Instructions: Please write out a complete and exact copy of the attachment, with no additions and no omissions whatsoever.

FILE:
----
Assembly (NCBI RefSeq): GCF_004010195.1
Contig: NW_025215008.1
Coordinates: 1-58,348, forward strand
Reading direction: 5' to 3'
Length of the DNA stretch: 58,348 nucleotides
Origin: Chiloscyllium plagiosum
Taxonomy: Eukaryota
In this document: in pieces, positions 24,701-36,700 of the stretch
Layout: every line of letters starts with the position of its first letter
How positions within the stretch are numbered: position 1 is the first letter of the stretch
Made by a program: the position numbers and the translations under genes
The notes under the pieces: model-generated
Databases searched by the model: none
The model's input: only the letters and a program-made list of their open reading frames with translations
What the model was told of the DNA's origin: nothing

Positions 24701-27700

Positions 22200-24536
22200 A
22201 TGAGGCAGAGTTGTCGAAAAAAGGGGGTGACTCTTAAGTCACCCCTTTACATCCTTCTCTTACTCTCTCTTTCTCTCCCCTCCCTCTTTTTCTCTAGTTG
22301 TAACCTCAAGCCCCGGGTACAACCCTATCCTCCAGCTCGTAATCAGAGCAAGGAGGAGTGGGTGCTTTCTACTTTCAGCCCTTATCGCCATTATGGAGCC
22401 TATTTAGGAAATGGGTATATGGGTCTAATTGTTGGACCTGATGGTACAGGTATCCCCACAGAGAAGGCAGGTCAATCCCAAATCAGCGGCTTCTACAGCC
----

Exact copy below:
Assembly (NCBI RefSeq): GCF_004010195.1
Contig: NW_025215008.1
Coordinates: 1-58,348, forward strand
Reading direction: 5' to 3'
Length of the DNA stretch: 58,348 nucleotides
Origin: Chiloscyllium plagiosum
Taxonomy: Eukaryota
In this document: in pieces, positions 24,701-36,700 of the stretch
Layout: every line of letters starts with the position of its first letter
How positions within the stretch are numbered: position 1 is the first letter of the stretch
Made by a program: the position numbers and the translations under genes
The notes under the pieces: model-generated
Databases searched by the model: none
The model's input: only the letters and a program-made list of their open reading frames with translations
What the model was told of the DNA's origin: nothing

Positions 24701-27700

Positions 22200-24536
22200 A
22201 TGAGGCAGAGTTGTCGAAAAAAGGGGGTGACTCTTAAGTCACCCCTTTACATCCTTCTCTTACTCTCTCTTTCTCTCCCCTCCCTCTTTTTCTCTAGTTG
22301 TAACCTCAAGCCCCGGGTACAACCCTATCCTCCAGCTCGTAATCAGAGCAAGGAGGAGTGGGTGCTTTCTACTTTCAGCCCTTATCGCCATTATGGAGCC
22401 TATTTAGGAAATGGGTATATGGGTCTAATTGTTGGACCTGATGGTACAGGTATCCCCACAGAGAAGGCAGGTCAATCCCAAATCAGCGGCTTCTACAGCC